Dear Dr. Roach: You should be aware that the AREDS2 vitamin supplement has not been shown to have any benefit in low-risk age-related macular degeneration patients, and has been associated with lowering the risk of advance in only 25 per cent of moderate- to high-risk AMD patients. As such, it should not be considered a treatment or preventative. The label on the bottle bears this statement: “This product is not intended to diagnose, treat, cure or prevent any disease.”
There also are some possible side-effects. I have low-risk AMD and am currently taking this supplement with hopes that it might possibly help slow the progression as my AMD advances, since there is nothing else that can be done for it.
“AMD” is “age-related macular degeneration,” a disease that causes a loss of central vision necessary for detailed tasks such as writing or sewing. It comes when a part of the retina called the “macula,” with the highest concentration of rods and cones for fine visual detail, breaks down.
For dry AMD, the AREDS vitamins lowered the risk of progression to advanced AMD and risk of vision loss. Among all people in the study, about 31 per cent who took a placebo progressed to advanced AMD, while 16 per cent of those who took the vitamins progressed. Those with low risk were unlikely to progress at all: Only 1.5 per cent did, which makes it very difficult to prove that the vitamins are of use. It would take a very large study done for a very long time to do so.
I agree with you that there is a potential downside of vitamin treatment, but it is small, and even people with low-risk AMD might reduce their already-low risk of progression by taking the vitamins.
The label on the bottle is a legal phrase designed to reduce liability. However, I certainly prescribe these medications (AREDS or AREDS2 vitamins) for the very purpose of slowing progression of AMD, which to me sounds a lot like “treating or preventing disease.”
Dear Dr. Roach: Do people over 70 have a harder time swallowing due to food feeling like it is stuck in their throat and cutting off air to breathe? Can one actually pass out, fall backward with their eyes rolling back when this happens? I heard there is a procedure to stretch the throat that helps.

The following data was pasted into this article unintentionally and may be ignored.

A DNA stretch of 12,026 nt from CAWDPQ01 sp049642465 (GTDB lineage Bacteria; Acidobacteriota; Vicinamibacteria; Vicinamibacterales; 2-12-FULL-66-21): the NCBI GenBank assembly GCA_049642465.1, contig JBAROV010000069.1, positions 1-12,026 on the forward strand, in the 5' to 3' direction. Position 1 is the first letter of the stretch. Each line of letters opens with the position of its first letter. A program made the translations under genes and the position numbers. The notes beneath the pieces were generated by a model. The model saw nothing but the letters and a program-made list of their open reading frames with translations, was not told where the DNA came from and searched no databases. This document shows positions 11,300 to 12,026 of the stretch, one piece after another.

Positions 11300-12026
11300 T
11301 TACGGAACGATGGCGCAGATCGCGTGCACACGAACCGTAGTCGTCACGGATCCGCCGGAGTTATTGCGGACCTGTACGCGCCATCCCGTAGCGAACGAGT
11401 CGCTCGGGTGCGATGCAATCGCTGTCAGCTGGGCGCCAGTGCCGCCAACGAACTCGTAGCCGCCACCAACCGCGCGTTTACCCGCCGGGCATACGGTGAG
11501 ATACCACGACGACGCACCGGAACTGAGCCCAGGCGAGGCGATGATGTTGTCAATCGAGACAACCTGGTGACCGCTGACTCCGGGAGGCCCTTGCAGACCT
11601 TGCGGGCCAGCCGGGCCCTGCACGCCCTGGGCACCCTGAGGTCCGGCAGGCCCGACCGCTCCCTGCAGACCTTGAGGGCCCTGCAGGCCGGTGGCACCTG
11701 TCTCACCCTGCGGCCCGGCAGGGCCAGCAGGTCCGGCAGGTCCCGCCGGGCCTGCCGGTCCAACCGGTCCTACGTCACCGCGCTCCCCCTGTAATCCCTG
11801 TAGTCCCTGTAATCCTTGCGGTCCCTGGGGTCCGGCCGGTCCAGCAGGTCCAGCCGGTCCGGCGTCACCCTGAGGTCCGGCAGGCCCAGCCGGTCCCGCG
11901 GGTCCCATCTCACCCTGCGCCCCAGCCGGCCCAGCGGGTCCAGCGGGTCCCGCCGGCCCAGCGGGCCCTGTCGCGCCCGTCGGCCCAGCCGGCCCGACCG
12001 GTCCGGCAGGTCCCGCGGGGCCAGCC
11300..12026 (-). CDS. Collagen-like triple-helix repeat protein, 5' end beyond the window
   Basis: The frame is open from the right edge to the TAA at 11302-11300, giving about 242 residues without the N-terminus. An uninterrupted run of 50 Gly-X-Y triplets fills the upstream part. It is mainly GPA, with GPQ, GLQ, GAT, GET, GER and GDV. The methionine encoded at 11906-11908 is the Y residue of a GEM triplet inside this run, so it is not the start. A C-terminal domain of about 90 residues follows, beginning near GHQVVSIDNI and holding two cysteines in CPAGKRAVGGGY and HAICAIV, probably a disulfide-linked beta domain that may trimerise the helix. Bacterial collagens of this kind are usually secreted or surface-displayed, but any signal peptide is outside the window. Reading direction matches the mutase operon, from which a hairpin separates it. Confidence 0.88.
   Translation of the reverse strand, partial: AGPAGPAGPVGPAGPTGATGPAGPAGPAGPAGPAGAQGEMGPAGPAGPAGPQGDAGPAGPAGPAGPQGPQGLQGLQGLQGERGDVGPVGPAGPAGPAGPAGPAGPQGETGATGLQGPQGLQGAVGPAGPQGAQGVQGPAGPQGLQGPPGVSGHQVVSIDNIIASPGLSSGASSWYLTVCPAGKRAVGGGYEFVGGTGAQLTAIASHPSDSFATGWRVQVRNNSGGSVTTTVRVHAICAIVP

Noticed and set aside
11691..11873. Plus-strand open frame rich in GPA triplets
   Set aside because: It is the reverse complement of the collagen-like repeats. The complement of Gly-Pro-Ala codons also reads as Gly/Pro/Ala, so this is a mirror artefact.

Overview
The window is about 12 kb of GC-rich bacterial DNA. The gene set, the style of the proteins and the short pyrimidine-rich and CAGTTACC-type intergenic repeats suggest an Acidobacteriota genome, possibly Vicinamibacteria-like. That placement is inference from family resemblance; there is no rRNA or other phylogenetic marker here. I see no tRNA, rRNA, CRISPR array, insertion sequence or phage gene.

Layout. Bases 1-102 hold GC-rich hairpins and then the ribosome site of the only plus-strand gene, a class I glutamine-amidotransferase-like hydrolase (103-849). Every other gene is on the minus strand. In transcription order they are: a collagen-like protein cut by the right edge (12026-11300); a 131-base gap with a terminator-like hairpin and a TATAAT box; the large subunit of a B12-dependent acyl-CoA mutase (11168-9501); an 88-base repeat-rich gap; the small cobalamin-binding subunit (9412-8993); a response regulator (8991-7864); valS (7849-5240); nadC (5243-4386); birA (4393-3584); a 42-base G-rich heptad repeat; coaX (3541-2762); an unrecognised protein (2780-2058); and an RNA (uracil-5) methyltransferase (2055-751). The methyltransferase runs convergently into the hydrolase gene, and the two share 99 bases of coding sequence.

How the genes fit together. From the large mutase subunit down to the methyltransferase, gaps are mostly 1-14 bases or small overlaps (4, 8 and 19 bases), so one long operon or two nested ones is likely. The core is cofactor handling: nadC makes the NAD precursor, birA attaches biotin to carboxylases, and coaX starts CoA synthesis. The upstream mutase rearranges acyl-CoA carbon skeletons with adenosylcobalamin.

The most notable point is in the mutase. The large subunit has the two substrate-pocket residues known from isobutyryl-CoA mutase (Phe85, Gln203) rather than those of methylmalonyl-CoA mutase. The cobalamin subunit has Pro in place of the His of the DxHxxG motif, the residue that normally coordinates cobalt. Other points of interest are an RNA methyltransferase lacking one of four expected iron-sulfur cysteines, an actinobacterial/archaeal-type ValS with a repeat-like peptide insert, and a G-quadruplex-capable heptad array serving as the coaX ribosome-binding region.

Older people can have several types of swallowing problems. Although some are relatively common, what you are describing is not normal and needs evaluation. The word “dysphagia” is used to describe any kind of abnormal sensation related to swallowing, while “odynophagia” means “pain with swallowing.”
Swallowing problems often are broken down to those that relate to the mouth and pharynx (usually, difficulty starting a swallow is the presenting symptom) versus those that are in the esophagus (where the main symptom is food getting stuck). Although obstruction of the airway is a dangerous, even life-threatening possibility in people with upper dysphagia, the case you describe sounds more like esophageal dysphagia, which would make passing out and being unable to breathe unlikely.
A short list of causes of esophageal dysphagia would include problems with the nerves to the esophagus and mechanical obstruction. The major nerve problem is called achalasia, and it is less commonly diagnosed in people over 70. Most people find problems with both liquids and solids. People whose problems are with solids only are more likely to have a blockage, such as a stricture, ring or web in the esophagus preventing food from going down. While esophageal dilation is one possible treatment, there’s a long way to go before deciding what kind of treatment is necessary. Speech and language pathologists are expert at making the diagnosis of many kinds of swallowing difficulties. A gastroenterologist is an expert in esophageal swallowing disorders, while head and neck surgeons are expert in upper swallowing problems.
Dr. Roach regrets that he is unable to answer individual letters, but will incorporate them in the column whenever possible. Readers may email questions to ToYourGoodHealth@med.cornell.edu.